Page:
By Lauren Benton
Intramural Coach and Cheer Sponsor, Liesel Mote, and Intramural Coach and Recreational Manager, Devin Mahony will be holding a Fitness Expo on the Senatobia campus in the McClendon Center on Saturday, May 3 from 8 a.m.-1 p.m.
“We are wanting people in the community to come to the Fitness Expo for support outside our campus and to show people the facilities we have here on our campus to exercise,” Mahony said.
At the Expo, the Ranger Outdoor Complex will be displayed, as well as the fitness center and workout studios. There will also be brief demonstrations of the physical exercise classes that are offered at Northwest. These classes include Zumba, weight training, cycling, fitness walking and conditioning.
Mote along with other fitness instructors will be holding one hour exercise classes from 9 a.m. to 3 p.m. that day. There will also be a nutrition seminar.
“We want people to get more involved with the fitness facilities we have on campus and to push for Healthy Mississippi, which is to lower cholesterol, heart problems and diabetes,” Mahony said.
The more people who get involved, the more are aware of these serious health problems that are caused by the lack of exercise. The more people that eat healthy, the closer we are to meeting our job requirements and making healthier people, Mahony said.
In this expo, participants will learn that the fitness center at Northwest represents lifetime fitness. The instructors are going to teach people the correct techniques and how each workout machine works, so that they will be able to incorporate what they learned into their daily schedules and apply them at home.
“It is going to be a great learning experience, and we are going to try to make it as fun as we can,” Mahony said.
Tryouts for the 2014-15 cheerleading squad are scheduled for May 9-10, according to Liesl Mote, cheer sponsor. Tryouts are open to male and female cheerleaders. Co-ed stunt group and all-girl stunt group positions are available.
The tryouts will take place on May 9 from 5-9 p.m. and May 10 from 9 a.m-5 p.m. at the South Gym in the McLendon Center on the Senatobia campus. Participants must be at both sessions, Mote said.
A Northwest cheer clinic is available before tryouts on April 12 from 9 a.m.-4 p.m. “Our cheer clinics offer prospects the opportunity to learn stunt, tumbling and cheer elements that are required at the spring tryout,” Mote said. She added that cheerleader prospects are expected to know how to stunt before they try out for the squad. The clinics are $25 each.
Tryout requirements and applications are available on the Northwest website at http://www.northwestms.edu/cheerleading. Participants are asked to indicate whether or not they plan to attend a clinic on their application, Mote said.
By Kreneice Reid and Gabrielle Williams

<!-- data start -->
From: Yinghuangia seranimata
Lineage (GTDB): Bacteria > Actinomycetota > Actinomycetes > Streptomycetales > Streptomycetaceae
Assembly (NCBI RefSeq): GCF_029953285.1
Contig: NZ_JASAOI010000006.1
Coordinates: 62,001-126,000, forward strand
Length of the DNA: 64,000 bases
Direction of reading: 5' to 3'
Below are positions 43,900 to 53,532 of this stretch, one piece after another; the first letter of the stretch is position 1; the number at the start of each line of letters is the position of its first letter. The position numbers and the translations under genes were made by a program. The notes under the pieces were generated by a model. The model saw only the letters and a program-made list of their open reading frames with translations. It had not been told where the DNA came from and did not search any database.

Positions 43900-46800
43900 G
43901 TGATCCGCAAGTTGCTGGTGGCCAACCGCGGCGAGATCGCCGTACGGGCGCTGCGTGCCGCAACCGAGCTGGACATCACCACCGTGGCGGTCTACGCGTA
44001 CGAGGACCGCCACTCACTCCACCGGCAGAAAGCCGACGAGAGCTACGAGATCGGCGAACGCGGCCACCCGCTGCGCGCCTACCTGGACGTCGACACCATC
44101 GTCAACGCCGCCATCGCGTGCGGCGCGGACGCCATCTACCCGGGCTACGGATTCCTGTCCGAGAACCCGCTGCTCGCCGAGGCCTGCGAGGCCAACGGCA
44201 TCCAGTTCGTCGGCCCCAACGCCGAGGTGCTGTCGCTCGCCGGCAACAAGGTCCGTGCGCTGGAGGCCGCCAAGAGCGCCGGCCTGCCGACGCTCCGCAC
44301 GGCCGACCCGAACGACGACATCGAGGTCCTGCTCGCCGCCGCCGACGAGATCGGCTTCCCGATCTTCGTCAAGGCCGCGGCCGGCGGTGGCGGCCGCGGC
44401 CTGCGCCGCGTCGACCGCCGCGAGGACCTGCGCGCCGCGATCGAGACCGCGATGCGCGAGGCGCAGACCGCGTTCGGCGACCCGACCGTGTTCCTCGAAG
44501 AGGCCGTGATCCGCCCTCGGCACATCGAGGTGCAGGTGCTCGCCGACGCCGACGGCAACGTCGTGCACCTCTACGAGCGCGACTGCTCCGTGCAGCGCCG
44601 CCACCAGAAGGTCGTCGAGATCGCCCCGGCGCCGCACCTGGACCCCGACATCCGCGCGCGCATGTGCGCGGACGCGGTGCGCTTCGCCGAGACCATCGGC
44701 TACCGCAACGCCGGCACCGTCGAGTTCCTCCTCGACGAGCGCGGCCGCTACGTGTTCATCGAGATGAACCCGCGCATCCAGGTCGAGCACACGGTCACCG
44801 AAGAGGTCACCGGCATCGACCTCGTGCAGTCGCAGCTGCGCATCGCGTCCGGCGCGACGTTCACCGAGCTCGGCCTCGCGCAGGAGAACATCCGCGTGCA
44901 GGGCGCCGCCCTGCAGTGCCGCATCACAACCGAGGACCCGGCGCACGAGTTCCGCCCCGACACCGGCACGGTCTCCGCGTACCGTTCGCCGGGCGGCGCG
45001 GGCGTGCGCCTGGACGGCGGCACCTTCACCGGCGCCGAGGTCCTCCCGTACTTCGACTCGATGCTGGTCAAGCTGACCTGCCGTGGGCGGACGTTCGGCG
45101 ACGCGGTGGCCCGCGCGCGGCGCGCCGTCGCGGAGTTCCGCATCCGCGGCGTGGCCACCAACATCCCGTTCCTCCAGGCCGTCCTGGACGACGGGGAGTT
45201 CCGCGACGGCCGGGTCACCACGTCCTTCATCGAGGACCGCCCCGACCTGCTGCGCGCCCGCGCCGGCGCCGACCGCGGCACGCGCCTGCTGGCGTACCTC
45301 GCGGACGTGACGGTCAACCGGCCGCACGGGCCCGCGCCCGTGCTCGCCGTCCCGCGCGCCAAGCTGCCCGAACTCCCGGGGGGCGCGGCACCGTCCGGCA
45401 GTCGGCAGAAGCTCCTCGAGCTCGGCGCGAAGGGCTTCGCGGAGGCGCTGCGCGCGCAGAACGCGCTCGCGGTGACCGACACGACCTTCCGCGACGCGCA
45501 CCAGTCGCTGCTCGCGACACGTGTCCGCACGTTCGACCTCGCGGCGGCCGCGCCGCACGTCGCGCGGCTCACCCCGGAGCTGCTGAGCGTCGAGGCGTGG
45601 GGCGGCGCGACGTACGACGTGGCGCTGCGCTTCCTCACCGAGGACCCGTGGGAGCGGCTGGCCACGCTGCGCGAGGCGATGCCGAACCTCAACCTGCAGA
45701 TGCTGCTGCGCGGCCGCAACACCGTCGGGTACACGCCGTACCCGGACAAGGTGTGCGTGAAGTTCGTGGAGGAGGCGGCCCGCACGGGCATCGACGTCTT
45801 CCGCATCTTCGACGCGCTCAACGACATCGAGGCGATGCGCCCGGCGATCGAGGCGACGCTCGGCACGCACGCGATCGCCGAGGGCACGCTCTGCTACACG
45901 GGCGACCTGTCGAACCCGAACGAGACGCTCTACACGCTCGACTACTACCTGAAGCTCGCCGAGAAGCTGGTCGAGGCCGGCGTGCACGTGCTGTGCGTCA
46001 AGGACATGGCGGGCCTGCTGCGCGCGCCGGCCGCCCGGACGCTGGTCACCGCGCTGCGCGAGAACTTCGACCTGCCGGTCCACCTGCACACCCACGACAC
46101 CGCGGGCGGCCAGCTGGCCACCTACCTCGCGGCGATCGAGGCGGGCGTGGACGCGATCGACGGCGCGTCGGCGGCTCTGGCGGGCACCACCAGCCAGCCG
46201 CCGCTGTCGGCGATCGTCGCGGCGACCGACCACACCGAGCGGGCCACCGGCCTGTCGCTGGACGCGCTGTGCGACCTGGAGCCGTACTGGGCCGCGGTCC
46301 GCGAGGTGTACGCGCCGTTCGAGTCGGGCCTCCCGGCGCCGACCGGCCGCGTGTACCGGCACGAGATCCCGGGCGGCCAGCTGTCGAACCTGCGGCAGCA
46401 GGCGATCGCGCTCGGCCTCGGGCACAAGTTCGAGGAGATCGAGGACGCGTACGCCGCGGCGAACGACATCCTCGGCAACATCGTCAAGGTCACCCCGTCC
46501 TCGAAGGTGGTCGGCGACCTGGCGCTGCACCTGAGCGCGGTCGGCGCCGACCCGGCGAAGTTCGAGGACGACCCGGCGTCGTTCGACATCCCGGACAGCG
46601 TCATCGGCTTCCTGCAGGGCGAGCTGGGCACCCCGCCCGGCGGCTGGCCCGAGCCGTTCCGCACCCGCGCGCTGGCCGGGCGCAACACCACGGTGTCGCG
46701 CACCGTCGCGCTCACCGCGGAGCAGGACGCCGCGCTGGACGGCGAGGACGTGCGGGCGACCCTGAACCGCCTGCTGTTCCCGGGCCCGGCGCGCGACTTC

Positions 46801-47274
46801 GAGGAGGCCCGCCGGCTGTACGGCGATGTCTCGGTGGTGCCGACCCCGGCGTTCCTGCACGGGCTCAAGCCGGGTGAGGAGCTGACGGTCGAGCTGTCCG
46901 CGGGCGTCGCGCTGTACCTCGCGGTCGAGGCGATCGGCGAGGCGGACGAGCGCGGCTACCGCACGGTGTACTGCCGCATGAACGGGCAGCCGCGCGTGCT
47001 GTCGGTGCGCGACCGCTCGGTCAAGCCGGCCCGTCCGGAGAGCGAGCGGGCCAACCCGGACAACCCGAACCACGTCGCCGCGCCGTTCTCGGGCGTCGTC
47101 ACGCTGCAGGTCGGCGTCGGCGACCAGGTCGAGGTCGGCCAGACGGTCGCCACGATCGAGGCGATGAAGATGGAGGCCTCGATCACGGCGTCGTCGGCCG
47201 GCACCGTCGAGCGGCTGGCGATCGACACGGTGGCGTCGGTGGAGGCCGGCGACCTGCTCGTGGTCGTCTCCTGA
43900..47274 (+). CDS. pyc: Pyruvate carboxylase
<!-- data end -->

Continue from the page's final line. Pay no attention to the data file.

Manifold Wisdom, a church in Hernando, hosted their first Bible study on campus.
In the future, the study will be held Wednesday from 6:15 to 8 p.m. in the McLendon Center in room 124. Gabrielle Williams sat down with a couple of students to get the scoop on the new Bible study—including Joseph Smith, a freshman, who shared his thoughts. An interview with the pastor of Manifold Wisdom, David Walton, was also conducted.
Read more in the April issue of the Ranger Rocket.
Editorial by Terrell Wooten
It’s something that happens in every group at some point in its journey—maybe in the first couple of weeks or in the first couple of years. There is going to come a moment when, in a small group setting, tension arises.
I’ve always expected that controversy and disagreements arise in any relationship, any relationship that matters, anyway. Otherwise, one of the parties doesn’t need to be there or it gets very boring.
The trick is not how you communicate your disagreement with your friend, co-worker, customer, partner, spouse or sibling; the trick is how you receive the feedback, good or bad.
According to Learner.org, social studies play a role in helping students deal with controversial issues. Some educators believe that certain issues are best addressed privately —at home, for example—and that social studies should focus on objective facts. Others argue that public controversy is a characteristic of a healthy democracy and that working with others to address multiple perspectives is a skill that students need to develop in a classroom context.
All social studies teachers must inevitably deal with controversial issues, ranging from basic ideas of fairness and equality in a democracy, to immigration, to the distribution of world resources. Controversial issues require students to conduct thorough research, master concepts on both sides of an issue and develop a perspective of their own.
The most difficult issues often have a profound impact on students, and class discussions about these issues can leave teachers feeling like referees. However, in a democracy, it is critical for students to learn how to listen to opposing viewpoints, and the teacher’s role must be to create an open forum that allows opposing viewpoints to be fully expressed. The challenge for all teachers is finding the fine line between engaging students’ interest and maintaining a sense of objectivity that lets students master the material and develop their own perspectives.
Pick up a copy of the Ranger Rocket newspaper or read it online.